Despite Pleas, Brothers With Disabilities Set To Lose Home
Three brothers who have been fighting for the right to remain in their filthy, dilapidated house likely will see it demolished in the next few weeks.
The Columbus, Ohio code-enforcement administrator says the family homestead — the only home that Fred, Harry and Chris Klein had ever known — could be torn down as soon as Aug. 26.
On June 19, Franklin County Environmental Judge Dan Hawkins ruled the frame house unsafe and authorized the city to raze it at the owners’ expense.
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Harry, 68, said he and his brothers — all of whom have developmental disabilities and no income other than modest Social Security payments — are devastated.
The court’s offer to let them remove some of their belongings means little, he said. “We ain’t got nowhere to go with it. What’s the use of taking things you can’t keep?”
The Kleins have been staying with their sister, Mary McConnahea, next door since the city ordered the cluttered house vacated. McConnahea said the arrangement was supposed to last a month but has dragged on for more than a year.
Her brothers “don’t know anywhere but this street,” she said. “They go to the store, the drugstore and right back. They don’t read and write so well. They were raised right here.”
The brothers once worked as ride operators at the old Gooding Amusement Park next to the Columbus Zoo and Aquarium. They jointly own the house that belonged first to their grandparents, then to their parents.
Kevin Craine, a lawyer who is the court-appointed guardian for Harry and for 71-year-old Fred, filed an emergency waiver request through the Franklin County Board of Developmental Disabilities that was approved by the state Thursday afternoon.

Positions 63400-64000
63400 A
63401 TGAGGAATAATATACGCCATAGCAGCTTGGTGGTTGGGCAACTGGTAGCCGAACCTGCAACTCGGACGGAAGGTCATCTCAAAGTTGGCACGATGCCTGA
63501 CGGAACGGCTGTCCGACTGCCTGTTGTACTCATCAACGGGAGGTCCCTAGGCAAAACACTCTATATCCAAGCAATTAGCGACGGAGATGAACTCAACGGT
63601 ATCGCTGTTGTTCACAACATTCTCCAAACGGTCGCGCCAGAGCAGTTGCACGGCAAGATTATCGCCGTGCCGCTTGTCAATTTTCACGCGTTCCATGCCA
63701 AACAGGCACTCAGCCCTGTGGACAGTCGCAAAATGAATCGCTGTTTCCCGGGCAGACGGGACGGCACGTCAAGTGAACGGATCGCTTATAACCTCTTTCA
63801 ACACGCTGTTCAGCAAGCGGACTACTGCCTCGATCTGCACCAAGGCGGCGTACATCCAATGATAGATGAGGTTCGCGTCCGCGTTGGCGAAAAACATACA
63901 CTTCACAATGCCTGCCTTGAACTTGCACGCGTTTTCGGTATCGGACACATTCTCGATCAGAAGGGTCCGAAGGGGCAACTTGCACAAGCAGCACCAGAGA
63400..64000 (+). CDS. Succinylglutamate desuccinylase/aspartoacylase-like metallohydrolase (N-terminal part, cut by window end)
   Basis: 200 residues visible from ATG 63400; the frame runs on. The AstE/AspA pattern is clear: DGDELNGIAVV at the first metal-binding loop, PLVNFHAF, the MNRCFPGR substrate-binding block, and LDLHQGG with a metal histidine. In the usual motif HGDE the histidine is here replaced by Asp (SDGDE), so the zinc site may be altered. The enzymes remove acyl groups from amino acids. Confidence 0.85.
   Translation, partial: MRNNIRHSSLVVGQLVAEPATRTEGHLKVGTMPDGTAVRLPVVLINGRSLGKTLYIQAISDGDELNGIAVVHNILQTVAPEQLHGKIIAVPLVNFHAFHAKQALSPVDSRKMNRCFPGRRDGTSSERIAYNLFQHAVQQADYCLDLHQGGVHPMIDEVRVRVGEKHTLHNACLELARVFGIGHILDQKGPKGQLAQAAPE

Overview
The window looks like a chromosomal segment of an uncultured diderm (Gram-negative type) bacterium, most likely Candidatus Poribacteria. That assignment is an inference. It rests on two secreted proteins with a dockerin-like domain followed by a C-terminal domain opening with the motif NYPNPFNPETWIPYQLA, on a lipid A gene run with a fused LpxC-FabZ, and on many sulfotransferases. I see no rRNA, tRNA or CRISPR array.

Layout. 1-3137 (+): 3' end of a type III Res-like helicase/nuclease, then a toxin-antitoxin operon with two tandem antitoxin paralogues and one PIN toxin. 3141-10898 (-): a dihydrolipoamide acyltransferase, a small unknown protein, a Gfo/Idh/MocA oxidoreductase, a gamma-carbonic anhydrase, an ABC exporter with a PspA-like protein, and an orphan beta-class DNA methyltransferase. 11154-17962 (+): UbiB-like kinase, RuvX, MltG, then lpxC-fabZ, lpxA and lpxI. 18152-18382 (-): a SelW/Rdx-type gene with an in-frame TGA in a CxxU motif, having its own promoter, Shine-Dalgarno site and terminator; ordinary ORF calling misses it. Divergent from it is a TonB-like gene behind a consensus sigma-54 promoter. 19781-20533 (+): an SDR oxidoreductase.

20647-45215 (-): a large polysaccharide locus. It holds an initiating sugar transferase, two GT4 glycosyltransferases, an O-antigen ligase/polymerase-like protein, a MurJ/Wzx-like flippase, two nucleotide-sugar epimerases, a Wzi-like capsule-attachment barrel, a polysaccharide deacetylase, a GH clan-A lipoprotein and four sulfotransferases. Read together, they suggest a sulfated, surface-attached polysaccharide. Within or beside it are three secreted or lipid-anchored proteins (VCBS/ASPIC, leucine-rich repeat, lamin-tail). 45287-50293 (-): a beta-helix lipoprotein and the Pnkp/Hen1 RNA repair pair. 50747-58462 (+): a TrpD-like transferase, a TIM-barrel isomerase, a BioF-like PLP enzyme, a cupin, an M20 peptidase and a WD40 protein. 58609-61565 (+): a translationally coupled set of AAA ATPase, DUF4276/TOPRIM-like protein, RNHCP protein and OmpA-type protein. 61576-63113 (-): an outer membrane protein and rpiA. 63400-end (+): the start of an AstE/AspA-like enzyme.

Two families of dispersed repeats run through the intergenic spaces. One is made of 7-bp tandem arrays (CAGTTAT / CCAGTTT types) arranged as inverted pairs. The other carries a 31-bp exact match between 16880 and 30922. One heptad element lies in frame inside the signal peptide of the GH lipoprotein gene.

The Medicaid waiver doesn’t cover rent, but it can be used to pay for the help the brothers need to live in the community, said Jed Morison, superintendent of the disabilities board.
“This is the next step in the process to obtain a safe and healthy residential placement for Fred and Harry,” Craine wrote in an email. “The ultimate goal will be to provide a supported living environment which includes suitable housing with a full array of supportive services from a certified provider.”
The youngest brother, Chris, 59, has declined help from the disabilities board and did not attend the recent court hearings. Morison said he still might be able to live with Fred and Harry.
“Our service coordinators will try to find something in the area if at all possible,” Morison said.
The Klein house was first declared a public nuisance years ago, and the brothers have been cited for contempt numerous times for code violations. The house is full of junk and debris and is falling apart.
They probably will be charged for the demolition — costs typically fall between $15,000 and $25,000 — unless the city waives that charge in exchange for receiving the property.
Harry still doesn’t understand why their house must go while other ramshackle structures remain in their blighted neighborhood west of Downtown. “Look across the street,” he said.
Asked if he and his brothers are willing to move elsewhere, Harry smiled and said, “Maybe we’ll just buy a piece of ground and put a tent on it.”